Forever Young

The joyous clamor of today's youth punches you in the nose


N'Dour-Keita-Baobab warhorses are few on a Deutschmark-pegged double that homes in on late-'70s Senegal and environs. Where The Music in My Head explodes with independence, this comp honors capitalist-socialist hopes. Tribal identities melt and meld in cities where immigrants are hungry for more than drums drums drums. Beyond mbalax and Afrosalsa a-borning, there's continent-sweeping soukous, local ziglibithy, Les Amazones de Guinée, a pop smash whose singer went out to seek a fortune that boiled down to a few Tabou Combo cameos, a Conakry-based Miriam Makeba singing a stately pan-African praisesong in Paris. One hopes there's still this much action in some distressed African metropolis as yet undocumented. But one also hopes Afropop aficionados stuck in the past will keep showing us what we missed. A

Funeral Dress
(Shake It)

In which Chuck Cleaver—Ass Ponys, you remember, they still play out around Cincinnati—joins unknown Lisa Walker, multi-instrumentalist Mark Messerly, and amateur drummer Dawn Burman for 11 three-minute songs, all about perfect, one after the other after the other. Small, but about perfect, with Walker handling the human detail and Cleaver tossing off metaphors—a sideshow horse, a shunt to drain the fear from his brain. It's an ideal partnership—vocally and lyrically, Walker grounds the old guy and he lifts her. The band sound is more Velvets than Burritos, yet country still. It's as if they've reduced all of white Ohio to an articulated drone, unlocked a silo or warehouse of hummable tunes, and worked out the harmonies. A

Je Pense à Toi: The Best of Amadou et Mariam
(Circular Moves/Universal Music Jazz)

Although their French hits-plus are solider than the songs on their new Manu Chao album, on both records these Malians' pop ambition trumps their soul training, pop-by-ambition trumps soulful-by-training. Here their European label performs the old trick of stitching a pretty good CD out of three lesser ones. Translations would probably be beside the point, though I'm intrigued by one snippet quoted in the liner notes: "The world is no eternal dwelling place, it's a parlor for chatting." A MINUS

How Late Do U Have 2BB4UR Absent?
(The C Kunspyruhzy)

Two and a half hours that confound my capacity for quantification. Some of the funk is standard-issue ass-bounce, many of the femme cameos are piss breaks, the slow ones run down; there's too much throwaway, experiment, and crap. But four long tracks are as remarkable as any Clinton of the past two decades: the so-funky-you-can-smell-it "Something Stank," the Jerry Lee/Danny & the Juniors medley "Whole Lotta Shakin'," "I Can Dance" and its stripper shit-talk, "Viagra"'s too-fucking-hard speed-metal. Add the Prince cameo "Paradigm" (rhymes with "spare a dime") and the is-that-a-girl? closer "Booty" for a great album lasting 48 minutes. Then do the rest of the math. B PLUS


Crass, crude, and cartoon lubricious, saved rather decisively from male supremacist domination by Khia's "My Neck, My Back (Lick It)"—beyond "lick my pussy and my crack," "The best head comes from a thug" is a sign of progress too—this compendium of Dirty South dance hits is a mightier fuck you to the centurions of respectability than the most extreme rock band can manage anymore. To remind us how fast such shit gets dull, and how useless most of the corresponding albums are, it winds down before you want the party to be over. But power beats, tricky hooks, and who knows what combinations of accident and effort render the first half utterly joyous in its for-the-moment defiance. When the centurions conspire every day to deny the lower orders a decent future, reckless hedonism is a species of justice. Battle cry: "If you don't give a damn, we don't give a fuck." A MINUS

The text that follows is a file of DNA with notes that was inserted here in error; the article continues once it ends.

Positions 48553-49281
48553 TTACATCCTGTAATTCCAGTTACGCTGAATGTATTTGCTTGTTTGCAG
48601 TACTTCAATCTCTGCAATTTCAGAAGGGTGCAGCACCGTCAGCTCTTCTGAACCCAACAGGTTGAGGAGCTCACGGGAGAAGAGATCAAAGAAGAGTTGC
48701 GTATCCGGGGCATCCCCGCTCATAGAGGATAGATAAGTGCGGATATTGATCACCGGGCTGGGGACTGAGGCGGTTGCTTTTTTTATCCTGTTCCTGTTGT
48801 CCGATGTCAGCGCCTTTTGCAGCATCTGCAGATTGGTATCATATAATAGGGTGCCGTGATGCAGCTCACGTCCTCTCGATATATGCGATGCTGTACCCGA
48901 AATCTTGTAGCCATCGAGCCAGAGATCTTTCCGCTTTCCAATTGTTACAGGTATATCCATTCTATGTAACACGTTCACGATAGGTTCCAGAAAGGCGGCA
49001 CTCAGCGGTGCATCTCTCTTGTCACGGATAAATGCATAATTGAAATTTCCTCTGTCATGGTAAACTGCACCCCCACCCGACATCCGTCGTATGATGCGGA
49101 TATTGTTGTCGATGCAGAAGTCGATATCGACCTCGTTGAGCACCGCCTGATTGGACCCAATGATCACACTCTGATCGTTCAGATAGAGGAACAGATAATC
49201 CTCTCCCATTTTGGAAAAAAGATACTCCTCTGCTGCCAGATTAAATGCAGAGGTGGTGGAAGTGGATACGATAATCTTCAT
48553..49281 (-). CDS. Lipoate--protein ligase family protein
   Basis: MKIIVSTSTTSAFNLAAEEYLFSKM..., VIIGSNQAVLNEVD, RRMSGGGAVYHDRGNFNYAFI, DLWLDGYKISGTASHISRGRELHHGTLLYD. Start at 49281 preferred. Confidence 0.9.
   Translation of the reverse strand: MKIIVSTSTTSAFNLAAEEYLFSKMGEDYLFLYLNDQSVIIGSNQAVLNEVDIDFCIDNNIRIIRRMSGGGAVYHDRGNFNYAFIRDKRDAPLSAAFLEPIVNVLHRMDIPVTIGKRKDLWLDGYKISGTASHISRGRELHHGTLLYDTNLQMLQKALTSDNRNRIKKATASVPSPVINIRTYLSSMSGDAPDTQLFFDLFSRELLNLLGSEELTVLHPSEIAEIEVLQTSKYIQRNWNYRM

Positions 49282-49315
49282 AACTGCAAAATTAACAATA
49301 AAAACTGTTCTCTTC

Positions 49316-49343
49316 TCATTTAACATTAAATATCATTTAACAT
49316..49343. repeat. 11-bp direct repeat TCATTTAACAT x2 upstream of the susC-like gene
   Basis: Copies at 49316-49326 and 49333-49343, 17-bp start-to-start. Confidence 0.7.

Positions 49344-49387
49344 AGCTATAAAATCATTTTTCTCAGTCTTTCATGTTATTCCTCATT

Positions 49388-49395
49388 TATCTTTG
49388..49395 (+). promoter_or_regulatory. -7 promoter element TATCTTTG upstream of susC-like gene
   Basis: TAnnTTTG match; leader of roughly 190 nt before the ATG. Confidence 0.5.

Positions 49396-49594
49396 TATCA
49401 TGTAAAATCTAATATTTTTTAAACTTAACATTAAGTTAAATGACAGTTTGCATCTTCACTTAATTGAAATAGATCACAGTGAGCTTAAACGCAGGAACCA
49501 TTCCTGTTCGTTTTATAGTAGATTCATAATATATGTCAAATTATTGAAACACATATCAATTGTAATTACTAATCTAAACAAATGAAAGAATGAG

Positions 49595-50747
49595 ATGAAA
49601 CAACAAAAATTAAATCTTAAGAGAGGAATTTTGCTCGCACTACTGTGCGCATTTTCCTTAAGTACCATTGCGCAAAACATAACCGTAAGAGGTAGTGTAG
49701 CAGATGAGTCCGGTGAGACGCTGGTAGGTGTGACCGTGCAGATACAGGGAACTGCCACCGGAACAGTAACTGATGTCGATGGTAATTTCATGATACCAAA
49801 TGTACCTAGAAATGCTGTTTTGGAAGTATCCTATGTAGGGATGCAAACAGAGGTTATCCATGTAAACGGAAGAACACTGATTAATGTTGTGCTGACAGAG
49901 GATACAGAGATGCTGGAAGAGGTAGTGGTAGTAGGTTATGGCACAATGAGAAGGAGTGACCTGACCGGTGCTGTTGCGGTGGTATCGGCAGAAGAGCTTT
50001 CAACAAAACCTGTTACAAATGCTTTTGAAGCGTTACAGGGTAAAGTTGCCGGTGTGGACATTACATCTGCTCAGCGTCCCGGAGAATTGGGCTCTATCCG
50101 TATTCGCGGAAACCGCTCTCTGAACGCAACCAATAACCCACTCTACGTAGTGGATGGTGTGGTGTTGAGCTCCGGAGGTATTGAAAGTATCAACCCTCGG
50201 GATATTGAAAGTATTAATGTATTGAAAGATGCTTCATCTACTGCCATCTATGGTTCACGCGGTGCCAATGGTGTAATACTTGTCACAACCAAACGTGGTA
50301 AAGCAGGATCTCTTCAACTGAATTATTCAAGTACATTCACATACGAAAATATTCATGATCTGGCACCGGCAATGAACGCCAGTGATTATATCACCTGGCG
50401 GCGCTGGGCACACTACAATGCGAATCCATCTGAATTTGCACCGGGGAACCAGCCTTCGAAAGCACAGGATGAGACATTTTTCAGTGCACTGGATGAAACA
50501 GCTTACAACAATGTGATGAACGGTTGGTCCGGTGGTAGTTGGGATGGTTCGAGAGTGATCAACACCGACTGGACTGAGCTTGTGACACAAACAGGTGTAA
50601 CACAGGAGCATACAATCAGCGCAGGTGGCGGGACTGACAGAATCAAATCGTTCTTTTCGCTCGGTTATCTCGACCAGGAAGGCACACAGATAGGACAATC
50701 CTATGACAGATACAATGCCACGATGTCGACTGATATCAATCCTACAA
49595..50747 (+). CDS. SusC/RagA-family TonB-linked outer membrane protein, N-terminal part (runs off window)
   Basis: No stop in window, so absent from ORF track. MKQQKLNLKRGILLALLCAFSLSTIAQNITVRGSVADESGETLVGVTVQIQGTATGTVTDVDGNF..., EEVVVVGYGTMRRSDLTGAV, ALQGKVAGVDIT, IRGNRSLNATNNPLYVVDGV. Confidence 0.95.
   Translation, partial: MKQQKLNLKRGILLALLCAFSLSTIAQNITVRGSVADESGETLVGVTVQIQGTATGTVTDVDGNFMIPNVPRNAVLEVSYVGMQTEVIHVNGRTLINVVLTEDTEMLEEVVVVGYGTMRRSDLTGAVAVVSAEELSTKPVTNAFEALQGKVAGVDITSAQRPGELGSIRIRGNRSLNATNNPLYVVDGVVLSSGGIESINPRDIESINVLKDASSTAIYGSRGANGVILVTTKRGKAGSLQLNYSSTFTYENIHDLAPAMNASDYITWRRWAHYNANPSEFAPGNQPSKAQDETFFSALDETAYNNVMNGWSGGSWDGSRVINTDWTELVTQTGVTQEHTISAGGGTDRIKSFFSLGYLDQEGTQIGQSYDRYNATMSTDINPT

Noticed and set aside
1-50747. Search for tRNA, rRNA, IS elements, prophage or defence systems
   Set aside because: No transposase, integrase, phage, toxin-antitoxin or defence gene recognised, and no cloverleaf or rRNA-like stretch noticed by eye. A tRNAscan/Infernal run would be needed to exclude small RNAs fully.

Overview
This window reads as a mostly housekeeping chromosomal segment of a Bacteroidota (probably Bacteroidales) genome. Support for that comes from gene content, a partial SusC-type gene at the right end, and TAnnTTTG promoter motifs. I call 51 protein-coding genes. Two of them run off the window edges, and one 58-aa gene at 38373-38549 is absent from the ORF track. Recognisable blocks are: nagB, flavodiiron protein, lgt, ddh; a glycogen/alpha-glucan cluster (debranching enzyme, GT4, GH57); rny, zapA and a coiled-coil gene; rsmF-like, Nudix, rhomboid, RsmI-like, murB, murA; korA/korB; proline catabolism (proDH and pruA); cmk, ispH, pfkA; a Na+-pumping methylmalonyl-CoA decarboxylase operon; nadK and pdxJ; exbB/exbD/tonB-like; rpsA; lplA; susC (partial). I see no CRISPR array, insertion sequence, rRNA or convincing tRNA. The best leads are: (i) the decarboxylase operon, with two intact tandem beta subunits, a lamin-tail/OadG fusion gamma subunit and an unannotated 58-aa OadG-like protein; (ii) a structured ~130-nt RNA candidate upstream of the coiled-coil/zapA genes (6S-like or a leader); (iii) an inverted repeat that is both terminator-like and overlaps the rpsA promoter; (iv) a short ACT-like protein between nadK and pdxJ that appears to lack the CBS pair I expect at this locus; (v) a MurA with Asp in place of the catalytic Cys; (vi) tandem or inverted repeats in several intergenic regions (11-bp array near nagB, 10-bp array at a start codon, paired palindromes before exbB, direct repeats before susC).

Thunder, Lightning, Strike
(Memphis Industries/Columbia)

The gleeful clamor of Today's Young People listening to what they want when they want to without paying for it and dancing around like kindergarteners at a maypole or gay guys under a mirrored ball and no offense Mr. Businessman but this is their birthright not your copyright so butt out OK? A MINUS

Tha Carter II
(Cash Money/Universal)

Lil' has been a rapper so long that when he claims he keeps his stash in his bitch's ass-crack you know he means for personal use even if he wants his public to think otherwise. When he turns "I trieda talk to him" into a catchy chorus you hope against the available evidence that he means "before I punched him in the nose" rather than "before I pulverized his uvula with this nine that you pussy MCs couldn't even afford." Love his beats, enjoy his flow, admire his wordplay, and wish he knew the value of money. B PLUS

Welcome to Jamrock
(Tuff Gong/Universal)

Anything but a fluke, the title hit barely stands out on an album where Irving Berlin takes full writing credit on "Road to Zion" because it's based on "Russian Lullaby"—and where there are many better tunes. I prefer several that sample reggae oldies not by his dad—Bunny Wailer, the Skatalites, Eek-a-Mouse. What is by his dad is Damian's authority. The son's legacy—this son's, anyway—is an international music of black protest that subsumes hip-hop more easily than hip-hop subsumes reggae. He's to both manor and manner born—his convictions reflect his inheritance and his professional training, not his experience. But he's learned his lessons well. A MINUS

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